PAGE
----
Mentions: Application of ATP (100 μM) to C6 glioma cells resulted in an early phase of increased [Ca2+]i which rapidly declined and was followed by a sustained component of response (Fig. 1A). In the presence of Ca2+-free PSS (0 PSS), ATP administration led to a single phase of [Ca2+]i mobilization representing only the rapid portion of the response (Fig. 1B). These results suggested ATP binding to a P2YR activating an inositol 1,4,5-trisphosphate (IP3)-mediated intracellular release of Ca2+ and a subsequent entry of divalent ion through SOC [21,22]. To test this possibility two inhibitors of SOC, gadolinium and SKF96365, were applied prior to ATP stimulation. The concentrations of gadolinium (at 1 μM) [18] and SKF96365 (at 25 μM) [23,24] were chosen according to ones used in previous studies which were found effective for SOC inhibition. Representative ATP responses are presented with pre-treatment (3 min) with gadolinium (Fig. 1C) or SKF96365 (Fig. 1D). Exposure of C6 to either SOC inhibitor yielded a pattern of ATP response close to that observed in Ca2+-free PSS (Fig. 1B) with attenuation of the prolonged component of [Ca2+]i. Peak amplitudes of [Ca2+]i responses did not appreciably differ between control or the different treatments. Overall results are summarized in Fig. 1E (N = 4/treatment) and show durations (measured at half-maximal of peak value) of ATP responses were similar between Ca2+-free PSS and treatments with the two SOC inhibitors. Respective inhibitions of response durations relative to control ATP response were 44% (0 PSS), 49% (gadolinium) and 55% (SKF96365).

Bottom Line: In addition, ATP-stimulated C6 cells showed enhanced expression of the chemokines, MCP-1 and IL-8, with SKF96365 or gadolinium effective in reducing chemokine expression.Gadolinium treatment of ATP-stimulated C6 cells was also found to inhibit the production of MCP-1 and IL-8.These results suggest ATP-induced Ca2+ entry, mediated by activation of SOC in C6 glioma, as a mechanism leading to increased cellular expression and release of chemokines.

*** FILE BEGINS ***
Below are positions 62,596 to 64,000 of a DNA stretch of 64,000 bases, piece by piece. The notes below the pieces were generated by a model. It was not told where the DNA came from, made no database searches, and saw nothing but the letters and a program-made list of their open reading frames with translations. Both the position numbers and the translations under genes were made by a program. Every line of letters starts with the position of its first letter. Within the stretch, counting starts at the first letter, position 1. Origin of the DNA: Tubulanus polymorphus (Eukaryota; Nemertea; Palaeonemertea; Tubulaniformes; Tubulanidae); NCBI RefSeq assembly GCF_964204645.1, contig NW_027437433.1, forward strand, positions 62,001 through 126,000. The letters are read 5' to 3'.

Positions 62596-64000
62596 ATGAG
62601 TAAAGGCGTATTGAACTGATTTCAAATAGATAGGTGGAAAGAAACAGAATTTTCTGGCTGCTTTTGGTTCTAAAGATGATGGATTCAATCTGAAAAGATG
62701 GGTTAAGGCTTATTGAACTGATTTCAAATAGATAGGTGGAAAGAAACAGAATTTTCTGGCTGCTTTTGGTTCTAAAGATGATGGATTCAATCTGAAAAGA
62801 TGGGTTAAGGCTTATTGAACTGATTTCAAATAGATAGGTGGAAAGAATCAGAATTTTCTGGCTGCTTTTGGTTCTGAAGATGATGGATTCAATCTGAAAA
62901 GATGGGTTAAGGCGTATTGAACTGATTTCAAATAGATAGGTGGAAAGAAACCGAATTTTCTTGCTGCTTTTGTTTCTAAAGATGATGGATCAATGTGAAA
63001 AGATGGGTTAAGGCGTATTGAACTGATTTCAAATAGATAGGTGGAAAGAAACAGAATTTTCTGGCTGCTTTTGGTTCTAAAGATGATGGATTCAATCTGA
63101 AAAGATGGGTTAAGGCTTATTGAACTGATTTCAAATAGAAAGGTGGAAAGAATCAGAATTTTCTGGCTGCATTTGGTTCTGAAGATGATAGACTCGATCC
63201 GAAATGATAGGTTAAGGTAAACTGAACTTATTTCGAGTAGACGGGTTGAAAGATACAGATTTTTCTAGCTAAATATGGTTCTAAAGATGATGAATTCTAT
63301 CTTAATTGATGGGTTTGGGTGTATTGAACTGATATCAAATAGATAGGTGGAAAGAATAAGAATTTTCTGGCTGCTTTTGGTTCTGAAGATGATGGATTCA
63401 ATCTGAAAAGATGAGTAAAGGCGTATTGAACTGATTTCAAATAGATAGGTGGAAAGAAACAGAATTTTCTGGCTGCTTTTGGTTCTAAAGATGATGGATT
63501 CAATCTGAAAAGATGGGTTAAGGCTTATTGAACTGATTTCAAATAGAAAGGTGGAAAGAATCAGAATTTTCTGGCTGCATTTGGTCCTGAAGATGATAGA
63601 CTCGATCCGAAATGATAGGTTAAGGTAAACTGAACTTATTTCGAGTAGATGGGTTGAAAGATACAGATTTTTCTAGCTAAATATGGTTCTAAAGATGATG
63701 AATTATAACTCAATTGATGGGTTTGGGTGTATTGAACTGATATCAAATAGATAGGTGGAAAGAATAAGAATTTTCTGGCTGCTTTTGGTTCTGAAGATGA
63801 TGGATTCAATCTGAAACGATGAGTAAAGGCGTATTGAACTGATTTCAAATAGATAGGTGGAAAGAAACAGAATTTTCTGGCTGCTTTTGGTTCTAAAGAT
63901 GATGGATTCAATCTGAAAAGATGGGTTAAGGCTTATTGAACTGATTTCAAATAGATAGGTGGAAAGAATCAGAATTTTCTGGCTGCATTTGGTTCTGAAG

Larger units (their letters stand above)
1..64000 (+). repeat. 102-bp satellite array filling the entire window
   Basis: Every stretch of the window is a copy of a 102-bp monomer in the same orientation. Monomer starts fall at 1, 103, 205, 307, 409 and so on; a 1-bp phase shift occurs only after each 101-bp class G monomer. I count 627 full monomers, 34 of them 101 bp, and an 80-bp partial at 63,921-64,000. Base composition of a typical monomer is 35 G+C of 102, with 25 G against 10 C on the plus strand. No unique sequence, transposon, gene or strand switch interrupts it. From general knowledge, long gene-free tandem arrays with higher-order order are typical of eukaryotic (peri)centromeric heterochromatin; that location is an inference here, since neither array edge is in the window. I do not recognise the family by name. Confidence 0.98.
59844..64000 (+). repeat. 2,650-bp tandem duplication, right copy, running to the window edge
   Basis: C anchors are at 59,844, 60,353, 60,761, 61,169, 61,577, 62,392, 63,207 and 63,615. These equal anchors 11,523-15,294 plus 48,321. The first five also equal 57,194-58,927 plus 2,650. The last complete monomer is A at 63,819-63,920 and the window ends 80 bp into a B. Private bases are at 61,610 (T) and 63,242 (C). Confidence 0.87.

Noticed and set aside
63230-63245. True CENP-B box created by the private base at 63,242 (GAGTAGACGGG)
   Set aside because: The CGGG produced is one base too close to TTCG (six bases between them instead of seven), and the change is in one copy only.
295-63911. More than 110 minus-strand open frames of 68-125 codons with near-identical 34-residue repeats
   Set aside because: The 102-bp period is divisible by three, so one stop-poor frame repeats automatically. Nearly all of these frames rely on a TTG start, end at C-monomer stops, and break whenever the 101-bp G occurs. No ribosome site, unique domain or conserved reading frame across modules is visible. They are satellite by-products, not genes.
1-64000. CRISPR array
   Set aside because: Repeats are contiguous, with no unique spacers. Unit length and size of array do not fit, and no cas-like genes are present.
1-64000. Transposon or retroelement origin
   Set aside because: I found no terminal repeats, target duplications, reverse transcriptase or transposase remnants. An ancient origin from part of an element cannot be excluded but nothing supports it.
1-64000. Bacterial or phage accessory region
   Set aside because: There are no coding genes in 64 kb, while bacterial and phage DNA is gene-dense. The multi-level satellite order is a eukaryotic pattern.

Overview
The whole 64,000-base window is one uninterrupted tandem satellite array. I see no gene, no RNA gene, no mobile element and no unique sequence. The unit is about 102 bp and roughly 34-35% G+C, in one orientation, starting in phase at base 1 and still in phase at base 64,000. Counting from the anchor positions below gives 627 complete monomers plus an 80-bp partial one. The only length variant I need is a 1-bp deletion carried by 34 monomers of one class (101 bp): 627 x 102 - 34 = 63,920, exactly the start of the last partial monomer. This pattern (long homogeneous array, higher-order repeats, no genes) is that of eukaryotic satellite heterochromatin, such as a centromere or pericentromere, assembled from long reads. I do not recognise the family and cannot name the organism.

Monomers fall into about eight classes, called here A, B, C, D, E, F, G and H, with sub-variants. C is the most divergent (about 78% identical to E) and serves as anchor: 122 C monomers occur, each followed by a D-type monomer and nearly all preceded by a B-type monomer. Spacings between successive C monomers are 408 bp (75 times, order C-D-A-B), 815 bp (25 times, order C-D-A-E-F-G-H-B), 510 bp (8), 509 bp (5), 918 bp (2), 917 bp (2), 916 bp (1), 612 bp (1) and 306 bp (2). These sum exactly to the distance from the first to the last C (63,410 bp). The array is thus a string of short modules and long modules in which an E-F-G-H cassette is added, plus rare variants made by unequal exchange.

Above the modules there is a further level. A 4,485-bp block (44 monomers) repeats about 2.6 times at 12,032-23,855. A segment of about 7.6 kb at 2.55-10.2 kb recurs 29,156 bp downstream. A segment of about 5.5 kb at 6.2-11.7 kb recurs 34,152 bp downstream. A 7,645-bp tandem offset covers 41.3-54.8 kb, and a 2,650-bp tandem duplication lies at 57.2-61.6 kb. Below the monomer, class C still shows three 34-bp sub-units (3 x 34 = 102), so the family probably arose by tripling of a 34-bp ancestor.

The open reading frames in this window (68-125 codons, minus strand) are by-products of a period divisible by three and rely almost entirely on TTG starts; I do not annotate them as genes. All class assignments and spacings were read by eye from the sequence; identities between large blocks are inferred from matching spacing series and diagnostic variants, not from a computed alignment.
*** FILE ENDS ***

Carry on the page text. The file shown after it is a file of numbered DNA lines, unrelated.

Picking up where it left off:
View Article: PubMed Central - HTML - PubMed

Affiliation: Department of Anesthesiology, Pharmacology and Therapeutics, Faculty of Medicine, University of British Columbia, 2176 Health Sciences Mall, Vancouver, BC, V6T 1Z3, Canada. scnjt@mahidol.ac.th

ABSTRACT

Background: Glioma present as one of the most challenging cancers to treat, however, understanding of tumor cell biology is not well understood. Extracellular adenosine triphosphate (ATP) could serve as a critical signaling molecule regulating tumor development. This study has examined pharmacological modulation of calcium (Ca2+) entry through store-operated channels (SOC) on cellular expression and production of immune-cell mobilizing chemokines in ATP-stimulated C6 glioma cells.

Methods: Calcium spectrofluorometry was carried out to measure mobilization of intracellular Ca2+ [Ca2+]i following ATP stimulation of rat C6 glioma cells. Pretreatment with two inhibitors of SOC, SKF96365 or gadolinium, was used to examine for effects on [Ca2+]i. RT-PCR was performed to determine effects of purinergic stimulation on C6 cell expression of metabotropic P2Y receptors (P2YR) and the chemokines, monocyte chemoattractant protein-1 (MCP-1) and interleukin-8 (IL-8). ELISA was carried out to measure production of MCP-1 and IL-8 with ATP stimulation of glioma cells.

Results: Application of ATP (at 100 microM) to C6 glioma induced an increase in [Ca2+]i with the response exhibiting two components of decay. In the presence of the SOC inhibitors, SKF96365 or gadolinium, or with Ca2+-free solution, ATP responses lacked a slow phase suggesting the secondary component was due to SOC-mediated influx of Ca2+. RT-PCR confirmed expression of purinergic P2Y-subtype receptors in C6 cells which would serve as a precursor to activation of SOC. In addition, ATP-stimulated C6 cells showed enhanced expression of the chemokines, MCP-1 and IL-8, with SKF96365 or gadolinium effective in reducing chemokine expression. Gadolinium treatment of ATP-stimulated C6 cells was also found to inhibit the production of MCP-1 and IL-8.

Conclusion: These results suggest ATP-induced Ca2+ entry, mediated by activation of SOC in C6 glioma, as a mechanism leading to increased cellular expression and release of chemokines. Elevated levels of MCP-1 and IL-8 are predicted to enhance the mobility of tumor cells and promote recruitment of microglia into developing tumors thereby supporting tumor growth.

Show MeSH
Related in: MedlinePlus